Instead of trying to force two players whose skills don’t work together into sharing the court, Nurse has alternated them in the starting lineup. Opposing teams featuring bigger, more traditional centers means that Valanciunas gets the start. When a team that operates with a smaller “small ball” big man as its starter, Ibaka gets the nod as the starting 5.
This means that Ibaka has not been forced to play as the power forward, the position he’s been considered his entire career. In fact, per Basketball Reference, Ibaka has spent 100% of his time on the court as a center. As the 5, Ibaka’s role has been more about setting picks for Kyle Lowry and the other ball handlers and less about spacing the floor as a shooter. It’s also made him a much more utilized target as the roller in the pick and roll where Ibaka’s athleticism and quickness really shines.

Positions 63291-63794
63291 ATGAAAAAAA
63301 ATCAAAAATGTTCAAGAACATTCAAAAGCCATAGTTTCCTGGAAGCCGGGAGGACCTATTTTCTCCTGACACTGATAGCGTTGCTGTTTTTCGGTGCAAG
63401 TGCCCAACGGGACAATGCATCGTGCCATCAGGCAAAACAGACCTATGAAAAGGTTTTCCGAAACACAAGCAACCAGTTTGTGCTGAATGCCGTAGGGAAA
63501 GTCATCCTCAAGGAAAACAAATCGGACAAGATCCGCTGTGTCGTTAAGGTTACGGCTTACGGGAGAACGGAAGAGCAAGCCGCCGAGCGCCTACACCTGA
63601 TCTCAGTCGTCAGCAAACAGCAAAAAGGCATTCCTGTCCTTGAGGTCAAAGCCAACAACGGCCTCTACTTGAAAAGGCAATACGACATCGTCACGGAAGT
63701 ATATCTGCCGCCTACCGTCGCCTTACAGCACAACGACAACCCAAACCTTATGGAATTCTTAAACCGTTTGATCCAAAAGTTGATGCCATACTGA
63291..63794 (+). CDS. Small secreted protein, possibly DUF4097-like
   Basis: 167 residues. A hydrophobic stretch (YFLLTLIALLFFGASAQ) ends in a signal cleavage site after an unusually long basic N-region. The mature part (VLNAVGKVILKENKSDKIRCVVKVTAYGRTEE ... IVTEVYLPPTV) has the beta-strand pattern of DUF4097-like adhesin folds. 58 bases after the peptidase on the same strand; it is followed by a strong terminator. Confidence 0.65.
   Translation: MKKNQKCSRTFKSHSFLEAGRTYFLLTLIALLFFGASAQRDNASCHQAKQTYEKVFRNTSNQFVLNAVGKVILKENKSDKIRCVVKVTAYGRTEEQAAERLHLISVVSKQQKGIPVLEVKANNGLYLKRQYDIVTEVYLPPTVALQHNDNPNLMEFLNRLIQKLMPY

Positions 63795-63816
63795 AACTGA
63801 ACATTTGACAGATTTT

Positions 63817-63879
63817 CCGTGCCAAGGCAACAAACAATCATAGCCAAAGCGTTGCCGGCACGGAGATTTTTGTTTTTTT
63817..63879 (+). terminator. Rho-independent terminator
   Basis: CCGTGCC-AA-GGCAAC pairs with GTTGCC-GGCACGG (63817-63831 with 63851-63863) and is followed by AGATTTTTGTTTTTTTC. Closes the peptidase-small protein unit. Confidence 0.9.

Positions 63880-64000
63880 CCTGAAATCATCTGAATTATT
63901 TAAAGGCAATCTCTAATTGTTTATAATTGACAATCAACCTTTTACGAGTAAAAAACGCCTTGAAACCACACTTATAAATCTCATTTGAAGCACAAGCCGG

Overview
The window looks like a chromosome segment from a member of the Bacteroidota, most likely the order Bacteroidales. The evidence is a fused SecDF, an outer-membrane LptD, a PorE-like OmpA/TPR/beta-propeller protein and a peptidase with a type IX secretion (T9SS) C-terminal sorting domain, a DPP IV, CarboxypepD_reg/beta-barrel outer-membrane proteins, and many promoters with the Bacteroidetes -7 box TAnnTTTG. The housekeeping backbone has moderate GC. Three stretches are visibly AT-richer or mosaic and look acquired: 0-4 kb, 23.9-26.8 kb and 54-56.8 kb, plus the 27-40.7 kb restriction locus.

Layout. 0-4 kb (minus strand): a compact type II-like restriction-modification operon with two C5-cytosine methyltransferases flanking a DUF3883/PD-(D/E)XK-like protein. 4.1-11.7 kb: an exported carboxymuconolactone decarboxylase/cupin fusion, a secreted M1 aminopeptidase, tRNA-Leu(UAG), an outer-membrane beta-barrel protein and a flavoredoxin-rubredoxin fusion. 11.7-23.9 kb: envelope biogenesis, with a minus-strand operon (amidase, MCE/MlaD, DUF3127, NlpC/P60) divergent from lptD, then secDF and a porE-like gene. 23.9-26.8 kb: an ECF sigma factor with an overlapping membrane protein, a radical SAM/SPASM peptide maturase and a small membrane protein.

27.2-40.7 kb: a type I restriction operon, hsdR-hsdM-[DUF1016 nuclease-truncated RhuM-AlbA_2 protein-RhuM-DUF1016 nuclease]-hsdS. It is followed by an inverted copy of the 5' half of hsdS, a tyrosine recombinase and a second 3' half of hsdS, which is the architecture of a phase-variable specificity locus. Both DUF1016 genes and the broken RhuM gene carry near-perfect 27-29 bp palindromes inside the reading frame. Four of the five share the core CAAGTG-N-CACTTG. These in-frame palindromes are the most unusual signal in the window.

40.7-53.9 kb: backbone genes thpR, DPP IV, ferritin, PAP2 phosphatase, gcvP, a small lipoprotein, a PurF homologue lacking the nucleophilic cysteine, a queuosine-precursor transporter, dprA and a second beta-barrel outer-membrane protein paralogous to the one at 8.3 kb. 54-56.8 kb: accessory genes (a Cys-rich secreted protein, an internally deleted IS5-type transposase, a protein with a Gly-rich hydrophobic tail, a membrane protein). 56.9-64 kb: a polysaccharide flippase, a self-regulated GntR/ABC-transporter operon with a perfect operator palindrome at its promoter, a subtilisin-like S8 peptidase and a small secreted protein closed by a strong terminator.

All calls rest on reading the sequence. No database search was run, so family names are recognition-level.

Because Ibaka has the skill set to make threes, it makes him a very difficult cover as a center. When the play breaks down and the shot clock starts to dwindle, Ibaka is still an option to kick out to for a late three. After setting a screen, Ibaka also has the option of popping out to the three-point line instead of rolling to the rim. It creates so much confusion for the defense who are already trying to navigate a screen and must now communicate who follows Ibaka on the perimeter.